There is a great discrepancy between what may be offered at schools and what students actually receive. This is due in part to the large student-to-teacher ratios as the balance between staffing levels and classroom sizes is an ongoing source of controversy in American schools. Add to that limited instructional resources, instruments, facilities, equipment, and the cost of emerging technologies used to study and create music and there are a host of obstacles. These are also the reasons cited when the availability of music education in the average school breaks down and music programs are some of the first on the chopping block as school budgets tighten.
Portland Public Schools haven’t escaped those cuts despite residents approving a citywide $35 per person Arts Tax. Passed in 2012, the tax aims to restore arts education to elementary schools in six school districts and increase arts access citywide. Portland’s revenue office hasn’t been universally successful in collecting this tax from all Portlanders, resulting in snarls throughout the system. More than one-third of Portland taxpayers still haven’t paid the tax, while court challenges on the issues of income equity in households below the poverty line or those receiving government retirement pensions and social security benefits rages on. These legal battles have pushed the due date twice and triggered a messy refund process. By the time the message kicked in and people attempted to pay the tax, the online payment system collapsed under the crush of last-minute filings.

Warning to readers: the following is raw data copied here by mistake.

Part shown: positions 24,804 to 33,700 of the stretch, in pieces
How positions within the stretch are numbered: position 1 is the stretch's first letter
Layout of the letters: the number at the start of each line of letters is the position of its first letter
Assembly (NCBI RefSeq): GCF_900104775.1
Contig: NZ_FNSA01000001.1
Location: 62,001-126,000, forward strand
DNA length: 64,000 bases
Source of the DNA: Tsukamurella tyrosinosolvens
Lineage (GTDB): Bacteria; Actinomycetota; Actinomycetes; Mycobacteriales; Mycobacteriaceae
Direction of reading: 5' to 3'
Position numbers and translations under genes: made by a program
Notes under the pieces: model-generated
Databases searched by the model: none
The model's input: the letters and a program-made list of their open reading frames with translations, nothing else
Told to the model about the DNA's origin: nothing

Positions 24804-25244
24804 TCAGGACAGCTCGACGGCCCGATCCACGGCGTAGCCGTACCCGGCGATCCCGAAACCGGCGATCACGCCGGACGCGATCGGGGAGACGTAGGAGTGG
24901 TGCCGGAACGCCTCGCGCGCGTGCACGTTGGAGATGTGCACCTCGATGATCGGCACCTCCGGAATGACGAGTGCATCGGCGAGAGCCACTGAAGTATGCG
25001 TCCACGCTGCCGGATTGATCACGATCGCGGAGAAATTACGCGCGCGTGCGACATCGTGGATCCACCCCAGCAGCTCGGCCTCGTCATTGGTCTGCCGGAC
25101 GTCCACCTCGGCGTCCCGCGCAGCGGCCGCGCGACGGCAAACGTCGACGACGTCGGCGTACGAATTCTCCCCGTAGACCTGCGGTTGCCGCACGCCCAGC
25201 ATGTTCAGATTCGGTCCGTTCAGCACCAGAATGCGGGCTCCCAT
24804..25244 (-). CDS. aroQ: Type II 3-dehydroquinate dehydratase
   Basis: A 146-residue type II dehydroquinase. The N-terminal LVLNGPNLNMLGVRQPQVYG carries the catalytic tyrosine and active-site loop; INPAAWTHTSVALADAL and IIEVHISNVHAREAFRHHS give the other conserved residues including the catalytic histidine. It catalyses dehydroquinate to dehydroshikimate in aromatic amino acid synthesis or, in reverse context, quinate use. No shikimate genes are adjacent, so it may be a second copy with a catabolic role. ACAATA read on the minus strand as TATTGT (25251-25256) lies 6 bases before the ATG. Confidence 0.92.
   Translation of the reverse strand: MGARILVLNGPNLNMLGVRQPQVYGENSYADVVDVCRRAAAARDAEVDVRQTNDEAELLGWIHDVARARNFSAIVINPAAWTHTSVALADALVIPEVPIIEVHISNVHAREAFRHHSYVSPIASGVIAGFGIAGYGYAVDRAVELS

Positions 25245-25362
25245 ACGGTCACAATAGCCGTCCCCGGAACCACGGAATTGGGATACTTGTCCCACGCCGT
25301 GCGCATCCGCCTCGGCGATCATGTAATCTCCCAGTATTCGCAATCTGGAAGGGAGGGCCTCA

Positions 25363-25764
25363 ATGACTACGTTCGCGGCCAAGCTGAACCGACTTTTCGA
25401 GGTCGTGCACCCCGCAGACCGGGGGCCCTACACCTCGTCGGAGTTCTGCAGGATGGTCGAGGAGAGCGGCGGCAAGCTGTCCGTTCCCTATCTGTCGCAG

Here’s where all the administrative acronyms come in. The Arts Oversight Committee (AOC) is a group that evaluates the distribution and implementation of the tax funds to the schools. The AOC’s first report in April 2014 estimated that schools received $6.7 million from the Arts Tax in its first year, money that was earmarked to hire and retain certified arts and music teachers. Money from the Arts Tax was also slated to be distributed by the Regional Arts & Culture Council (RACC) in the form of grant funding to dozens of local arts programs and support for nonprofit arts organizations.
However, per the tax measure, RACC receives funding only after the Arts Tax fulfills its obligations to schools, and it was a widely held belief that RACC would receive a low distribution, and possibly even no distribution of funds during the first year of collection. The report states that the allocated 2013-14 funds of $200,000 to RACC will “likely have a minimal impact” in art groups’ abilities to increase programming and access. That $200,000 total represents a shortfall from the projected goal of operational support RACC promised to grantees. All told, the total number of Portland area nonprofits supported was 44, with the smallest tax grantee awards of $882 going to Pacific Honored Artists, Musicians and Entertainers (PHAME) and NW Documentary and the largest award of $22,138 received by the Portland Art Museum. RACC officials expect to receive approximately $3 million per year once noncompliant Portlanders start paying.